Scientists are still searching for a neutron star, or a blackhole in the center of the nebula, but until now nothing has been found.

A lot more can be said about supernovae. In the infogram above they are called “Engines of Creation” and that is an apt description. After the Big Bang the Universe consisted of hydrogen and helium, there was no oxygen no sulfur, no calcium, no iron etc. But Earth and all living creatures are built from those elements. How come? The answer is simple, all those elements have been formed inside stars! We are literally Star Children.


About the pictures

The Wide Field Camera of the Hubble Space Telescope takes colorful pictures. Wrong! It takes black and white pictures as do basically all other telescopes. But it uses a filter to select only a specific color (range). And it takes pictures of the same object using other filters, selecting different colors. For the picture above with the stunning details of the Witch’s Broom five filters were used. And those filters are not just simple pieces of red, green or blue glass. A widely used filter is the H-alpha filter, that only lets through the red light of hydrogen (technically: a wavelength of 656 nm, bandwidth a few nm). Here is a picture of the Cygnus loop, using a H-alpha filter.

Compare it with this photo, taken with a color camera without any filters. Dominated by the numerous stars, the Witch’s Broom nebula is (almost) invisible,

Other popular filters in astrophotography are SII and OIII filters They select the colors of ionised Oxygen blueish and Sulfur (reddish) respectively and block all the other colors.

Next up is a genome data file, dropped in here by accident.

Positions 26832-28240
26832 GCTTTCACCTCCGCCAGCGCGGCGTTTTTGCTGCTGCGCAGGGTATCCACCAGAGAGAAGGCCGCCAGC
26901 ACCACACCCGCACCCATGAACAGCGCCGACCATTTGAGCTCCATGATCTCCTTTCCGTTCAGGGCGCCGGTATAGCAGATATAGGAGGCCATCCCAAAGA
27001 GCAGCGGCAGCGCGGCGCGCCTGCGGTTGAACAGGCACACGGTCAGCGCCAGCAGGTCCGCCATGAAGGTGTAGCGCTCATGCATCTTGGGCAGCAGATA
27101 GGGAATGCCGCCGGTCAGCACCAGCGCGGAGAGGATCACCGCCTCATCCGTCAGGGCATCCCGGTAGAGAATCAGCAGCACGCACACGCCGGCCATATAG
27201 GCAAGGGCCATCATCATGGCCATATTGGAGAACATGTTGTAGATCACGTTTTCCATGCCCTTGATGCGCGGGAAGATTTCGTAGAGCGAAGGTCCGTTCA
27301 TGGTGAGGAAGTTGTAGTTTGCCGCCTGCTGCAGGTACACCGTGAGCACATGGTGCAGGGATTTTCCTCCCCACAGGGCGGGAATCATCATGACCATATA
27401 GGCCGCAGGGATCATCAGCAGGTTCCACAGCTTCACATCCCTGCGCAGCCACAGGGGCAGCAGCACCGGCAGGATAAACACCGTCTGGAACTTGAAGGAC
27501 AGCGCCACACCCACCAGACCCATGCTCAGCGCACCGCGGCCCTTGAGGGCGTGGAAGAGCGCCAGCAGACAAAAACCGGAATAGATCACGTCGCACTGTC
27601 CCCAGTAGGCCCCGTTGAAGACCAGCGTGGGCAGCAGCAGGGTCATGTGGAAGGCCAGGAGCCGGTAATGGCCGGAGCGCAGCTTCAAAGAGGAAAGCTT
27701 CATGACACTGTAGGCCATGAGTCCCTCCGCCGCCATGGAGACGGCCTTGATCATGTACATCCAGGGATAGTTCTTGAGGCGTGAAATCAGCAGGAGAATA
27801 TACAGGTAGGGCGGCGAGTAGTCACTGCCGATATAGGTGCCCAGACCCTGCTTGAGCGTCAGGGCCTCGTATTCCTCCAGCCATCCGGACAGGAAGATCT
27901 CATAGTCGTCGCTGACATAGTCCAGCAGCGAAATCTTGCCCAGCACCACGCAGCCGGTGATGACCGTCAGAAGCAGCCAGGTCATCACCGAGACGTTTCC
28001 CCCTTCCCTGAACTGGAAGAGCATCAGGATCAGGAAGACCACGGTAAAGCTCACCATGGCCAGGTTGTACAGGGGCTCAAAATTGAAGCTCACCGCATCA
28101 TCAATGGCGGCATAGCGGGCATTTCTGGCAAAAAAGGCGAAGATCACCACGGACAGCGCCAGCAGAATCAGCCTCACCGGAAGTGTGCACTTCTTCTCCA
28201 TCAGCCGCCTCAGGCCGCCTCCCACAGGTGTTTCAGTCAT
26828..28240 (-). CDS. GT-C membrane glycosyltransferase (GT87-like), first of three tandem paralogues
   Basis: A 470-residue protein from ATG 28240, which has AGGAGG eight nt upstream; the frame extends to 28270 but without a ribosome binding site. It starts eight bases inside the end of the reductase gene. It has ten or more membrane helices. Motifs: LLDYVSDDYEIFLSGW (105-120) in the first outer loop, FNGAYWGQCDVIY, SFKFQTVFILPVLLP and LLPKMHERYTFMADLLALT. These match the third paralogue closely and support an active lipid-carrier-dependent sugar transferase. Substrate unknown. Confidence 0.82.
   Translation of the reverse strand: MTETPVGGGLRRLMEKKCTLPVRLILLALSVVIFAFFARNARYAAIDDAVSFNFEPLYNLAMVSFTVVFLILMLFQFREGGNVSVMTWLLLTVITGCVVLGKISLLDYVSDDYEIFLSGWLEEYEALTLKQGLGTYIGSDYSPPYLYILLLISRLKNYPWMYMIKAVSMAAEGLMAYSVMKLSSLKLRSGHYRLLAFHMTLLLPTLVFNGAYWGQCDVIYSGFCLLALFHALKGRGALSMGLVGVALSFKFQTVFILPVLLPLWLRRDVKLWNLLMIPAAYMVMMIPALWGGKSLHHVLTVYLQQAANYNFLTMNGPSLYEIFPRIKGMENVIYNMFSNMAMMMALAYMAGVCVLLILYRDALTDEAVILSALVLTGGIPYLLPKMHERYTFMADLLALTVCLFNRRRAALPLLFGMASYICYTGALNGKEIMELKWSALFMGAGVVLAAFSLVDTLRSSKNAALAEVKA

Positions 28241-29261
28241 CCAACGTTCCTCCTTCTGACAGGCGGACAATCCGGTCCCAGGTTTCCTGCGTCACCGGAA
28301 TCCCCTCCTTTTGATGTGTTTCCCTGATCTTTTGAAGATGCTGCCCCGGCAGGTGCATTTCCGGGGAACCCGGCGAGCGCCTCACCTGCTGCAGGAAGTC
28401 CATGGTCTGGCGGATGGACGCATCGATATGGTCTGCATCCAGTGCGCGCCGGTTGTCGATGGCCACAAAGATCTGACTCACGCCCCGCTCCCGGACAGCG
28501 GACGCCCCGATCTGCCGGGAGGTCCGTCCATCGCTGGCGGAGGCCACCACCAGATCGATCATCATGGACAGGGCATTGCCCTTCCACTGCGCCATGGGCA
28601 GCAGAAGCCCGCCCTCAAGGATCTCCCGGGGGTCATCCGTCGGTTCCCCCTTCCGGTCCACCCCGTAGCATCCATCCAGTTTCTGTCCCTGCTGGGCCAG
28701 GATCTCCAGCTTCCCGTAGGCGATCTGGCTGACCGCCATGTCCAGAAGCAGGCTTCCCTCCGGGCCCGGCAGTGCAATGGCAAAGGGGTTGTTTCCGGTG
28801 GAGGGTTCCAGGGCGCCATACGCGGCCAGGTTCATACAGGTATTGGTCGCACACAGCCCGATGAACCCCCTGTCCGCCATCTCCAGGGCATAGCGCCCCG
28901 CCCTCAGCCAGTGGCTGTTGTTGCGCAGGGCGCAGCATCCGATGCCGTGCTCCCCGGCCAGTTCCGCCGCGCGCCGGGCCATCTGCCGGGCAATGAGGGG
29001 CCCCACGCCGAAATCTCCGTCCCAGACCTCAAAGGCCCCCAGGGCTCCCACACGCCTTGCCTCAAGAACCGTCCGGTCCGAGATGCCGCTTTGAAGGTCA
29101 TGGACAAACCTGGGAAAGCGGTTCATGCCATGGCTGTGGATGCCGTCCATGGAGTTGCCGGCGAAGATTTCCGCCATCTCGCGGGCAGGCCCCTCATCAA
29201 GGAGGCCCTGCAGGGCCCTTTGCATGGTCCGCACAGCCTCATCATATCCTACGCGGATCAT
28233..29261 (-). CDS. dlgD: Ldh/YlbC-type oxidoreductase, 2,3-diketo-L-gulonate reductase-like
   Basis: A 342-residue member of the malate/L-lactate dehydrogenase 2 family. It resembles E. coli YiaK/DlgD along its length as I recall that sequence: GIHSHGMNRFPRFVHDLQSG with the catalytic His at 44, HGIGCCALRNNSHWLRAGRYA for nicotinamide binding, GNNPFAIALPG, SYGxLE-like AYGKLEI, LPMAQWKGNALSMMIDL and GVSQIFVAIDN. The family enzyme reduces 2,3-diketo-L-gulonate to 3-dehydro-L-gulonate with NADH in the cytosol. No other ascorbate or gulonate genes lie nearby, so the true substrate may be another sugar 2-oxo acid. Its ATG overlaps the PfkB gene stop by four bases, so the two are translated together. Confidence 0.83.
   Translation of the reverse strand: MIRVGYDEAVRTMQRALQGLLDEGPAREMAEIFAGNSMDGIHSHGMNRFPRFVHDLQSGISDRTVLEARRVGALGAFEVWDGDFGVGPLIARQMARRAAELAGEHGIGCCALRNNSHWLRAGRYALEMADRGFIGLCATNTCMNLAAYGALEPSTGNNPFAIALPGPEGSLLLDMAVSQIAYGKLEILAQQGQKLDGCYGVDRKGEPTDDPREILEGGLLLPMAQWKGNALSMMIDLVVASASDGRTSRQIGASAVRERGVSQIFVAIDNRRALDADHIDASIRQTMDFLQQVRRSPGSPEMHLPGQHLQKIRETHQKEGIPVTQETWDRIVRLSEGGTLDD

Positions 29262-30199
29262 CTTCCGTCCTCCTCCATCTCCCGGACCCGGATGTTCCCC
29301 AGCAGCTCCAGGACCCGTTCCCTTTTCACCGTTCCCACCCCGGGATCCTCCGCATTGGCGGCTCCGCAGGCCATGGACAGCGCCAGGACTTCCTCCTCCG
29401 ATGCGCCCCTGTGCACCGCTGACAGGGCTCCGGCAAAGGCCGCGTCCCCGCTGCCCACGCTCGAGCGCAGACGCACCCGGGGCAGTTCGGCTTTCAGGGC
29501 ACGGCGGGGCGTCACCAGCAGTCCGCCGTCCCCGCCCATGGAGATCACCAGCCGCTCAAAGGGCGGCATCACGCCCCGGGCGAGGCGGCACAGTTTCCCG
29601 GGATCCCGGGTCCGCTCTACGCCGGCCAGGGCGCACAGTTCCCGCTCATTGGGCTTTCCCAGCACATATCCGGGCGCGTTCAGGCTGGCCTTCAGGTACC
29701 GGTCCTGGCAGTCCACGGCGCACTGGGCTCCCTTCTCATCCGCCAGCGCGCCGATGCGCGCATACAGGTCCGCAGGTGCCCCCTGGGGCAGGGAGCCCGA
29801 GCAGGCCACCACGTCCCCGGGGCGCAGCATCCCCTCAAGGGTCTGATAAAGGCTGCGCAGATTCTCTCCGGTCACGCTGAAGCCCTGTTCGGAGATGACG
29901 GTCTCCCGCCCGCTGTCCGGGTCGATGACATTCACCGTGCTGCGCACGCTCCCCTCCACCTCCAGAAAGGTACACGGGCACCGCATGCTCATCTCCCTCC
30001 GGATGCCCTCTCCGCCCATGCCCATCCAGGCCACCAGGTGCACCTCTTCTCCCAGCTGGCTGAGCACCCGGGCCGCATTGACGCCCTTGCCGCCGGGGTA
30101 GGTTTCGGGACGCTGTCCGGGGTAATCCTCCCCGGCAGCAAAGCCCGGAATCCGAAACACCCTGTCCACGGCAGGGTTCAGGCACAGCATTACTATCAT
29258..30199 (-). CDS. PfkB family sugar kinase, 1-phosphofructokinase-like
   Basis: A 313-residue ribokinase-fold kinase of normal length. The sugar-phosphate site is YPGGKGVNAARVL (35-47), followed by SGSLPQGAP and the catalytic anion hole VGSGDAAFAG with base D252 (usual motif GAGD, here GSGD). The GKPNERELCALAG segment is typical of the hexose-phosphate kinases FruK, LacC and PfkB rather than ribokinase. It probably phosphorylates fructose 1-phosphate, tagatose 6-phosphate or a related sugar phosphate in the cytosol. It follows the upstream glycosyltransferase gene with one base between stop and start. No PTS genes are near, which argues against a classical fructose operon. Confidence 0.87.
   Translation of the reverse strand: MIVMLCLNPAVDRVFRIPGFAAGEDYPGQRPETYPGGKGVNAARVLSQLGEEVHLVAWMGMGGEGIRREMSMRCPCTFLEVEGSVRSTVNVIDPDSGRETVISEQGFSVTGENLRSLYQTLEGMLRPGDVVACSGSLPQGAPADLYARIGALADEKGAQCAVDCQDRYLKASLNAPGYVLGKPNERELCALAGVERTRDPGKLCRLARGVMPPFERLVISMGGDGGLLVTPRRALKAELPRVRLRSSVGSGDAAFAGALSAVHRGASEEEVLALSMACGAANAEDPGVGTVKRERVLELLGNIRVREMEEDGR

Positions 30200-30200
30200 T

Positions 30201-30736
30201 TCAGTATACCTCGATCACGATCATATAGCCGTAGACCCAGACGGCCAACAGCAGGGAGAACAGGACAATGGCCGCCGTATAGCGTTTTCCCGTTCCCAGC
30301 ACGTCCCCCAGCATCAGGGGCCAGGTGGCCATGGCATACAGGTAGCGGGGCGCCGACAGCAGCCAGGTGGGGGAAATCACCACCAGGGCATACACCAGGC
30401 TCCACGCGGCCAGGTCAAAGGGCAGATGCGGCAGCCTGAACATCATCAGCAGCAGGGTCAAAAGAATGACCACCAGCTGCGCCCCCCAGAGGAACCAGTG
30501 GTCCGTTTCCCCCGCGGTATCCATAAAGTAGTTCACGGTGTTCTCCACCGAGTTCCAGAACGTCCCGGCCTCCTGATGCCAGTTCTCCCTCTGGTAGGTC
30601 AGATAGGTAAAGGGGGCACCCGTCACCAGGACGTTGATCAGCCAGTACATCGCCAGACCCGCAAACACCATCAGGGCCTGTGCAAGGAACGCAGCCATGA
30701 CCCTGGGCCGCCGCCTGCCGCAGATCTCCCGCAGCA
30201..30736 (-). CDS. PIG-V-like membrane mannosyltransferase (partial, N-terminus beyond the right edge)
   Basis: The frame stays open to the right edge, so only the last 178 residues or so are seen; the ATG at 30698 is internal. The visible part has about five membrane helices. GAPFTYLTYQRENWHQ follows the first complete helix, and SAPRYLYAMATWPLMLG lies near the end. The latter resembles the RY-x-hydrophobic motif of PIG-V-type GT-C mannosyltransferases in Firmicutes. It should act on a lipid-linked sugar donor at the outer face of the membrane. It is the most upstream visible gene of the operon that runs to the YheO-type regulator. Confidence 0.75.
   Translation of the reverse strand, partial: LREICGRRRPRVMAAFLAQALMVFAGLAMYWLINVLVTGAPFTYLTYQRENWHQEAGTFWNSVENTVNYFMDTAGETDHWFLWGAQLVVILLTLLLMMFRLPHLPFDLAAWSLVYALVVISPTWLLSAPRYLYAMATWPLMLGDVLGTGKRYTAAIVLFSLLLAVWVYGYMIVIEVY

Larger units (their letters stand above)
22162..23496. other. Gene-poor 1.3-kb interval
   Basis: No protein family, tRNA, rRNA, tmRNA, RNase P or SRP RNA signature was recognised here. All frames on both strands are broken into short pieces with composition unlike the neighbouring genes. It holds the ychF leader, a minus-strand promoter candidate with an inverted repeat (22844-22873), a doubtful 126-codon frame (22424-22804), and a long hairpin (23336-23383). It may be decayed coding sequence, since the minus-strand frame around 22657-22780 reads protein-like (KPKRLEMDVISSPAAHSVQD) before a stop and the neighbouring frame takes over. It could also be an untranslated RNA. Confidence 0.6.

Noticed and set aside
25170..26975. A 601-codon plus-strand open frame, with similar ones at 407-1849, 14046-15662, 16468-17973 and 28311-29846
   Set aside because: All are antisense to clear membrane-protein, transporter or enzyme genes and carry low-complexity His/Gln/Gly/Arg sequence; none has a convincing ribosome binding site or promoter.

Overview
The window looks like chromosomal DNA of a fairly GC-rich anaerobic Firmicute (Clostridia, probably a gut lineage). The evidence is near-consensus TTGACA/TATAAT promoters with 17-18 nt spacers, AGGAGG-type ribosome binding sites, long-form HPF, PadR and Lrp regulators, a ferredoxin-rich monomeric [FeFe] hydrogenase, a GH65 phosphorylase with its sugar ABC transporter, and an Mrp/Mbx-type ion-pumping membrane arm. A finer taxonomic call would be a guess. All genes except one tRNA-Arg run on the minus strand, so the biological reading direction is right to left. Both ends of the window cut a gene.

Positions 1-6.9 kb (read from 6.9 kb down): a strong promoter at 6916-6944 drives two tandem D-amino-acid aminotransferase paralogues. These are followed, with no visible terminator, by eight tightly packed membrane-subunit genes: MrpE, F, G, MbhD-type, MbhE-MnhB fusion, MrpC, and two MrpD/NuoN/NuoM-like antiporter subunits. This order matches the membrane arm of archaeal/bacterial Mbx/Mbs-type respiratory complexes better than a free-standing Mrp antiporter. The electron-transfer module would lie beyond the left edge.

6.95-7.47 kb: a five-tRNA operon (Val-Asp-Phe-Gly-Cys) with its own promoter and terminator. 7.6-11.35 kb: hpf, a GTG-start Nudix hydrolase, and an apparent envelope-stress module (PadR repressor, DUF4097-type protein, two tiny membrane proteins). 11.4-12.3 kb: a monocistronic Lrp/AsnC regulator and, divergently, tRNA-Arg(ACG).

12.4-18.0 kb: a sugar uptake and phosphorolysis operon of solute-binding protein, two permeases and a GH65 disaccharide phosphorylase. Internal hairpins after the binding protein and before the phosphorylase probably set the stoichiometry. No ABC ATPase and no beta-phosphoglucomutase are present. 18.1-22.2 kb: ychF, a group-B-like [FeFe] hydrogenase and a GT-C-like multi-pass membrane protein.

Combining pictures, taken with different filters, you must assign colors to the black and white images. One option is to choose colors that correspond closely to the color of the filter. In that case the result will look more or less “natural”. The red-blue image of the Cygnus loop is a result of combining the H, O and S filters. But of course you can assign different colors to the B&W pictures. Like in the image below, where hydrogen is green(!), oxygen blue and sulfur red.

The Hubble Space Telescope can also use infrared or ultraviolet filters. Here is the Cygnus loop in ultraviolet, blue has been assigned to the B&W image.

The Hubble website has a very informative section The meaning of color in Hubble Images. It shows how the B&W images can be combined in various ways. Very readable, with examples. Here are three.

Left is Mars, where the three filters have been assigned their “real” color. In the middle the famous “Pillars of Creation”, a star forming region. The red hydrogen is depicted in green, the red sulfur light in red and the green oxygen light in blue. The last example shows Saturn in unusual colors, because the B&W pictures were taken with various infrared filters. Near infrared is shown as blue, the middle range as green and the far infrared as red.

Finally here is again April’s Picture of the Week . The text says that It is a combination of five B&W images, Hydrogen in red, oxygen in blue and sulfur in green. No information about the other two.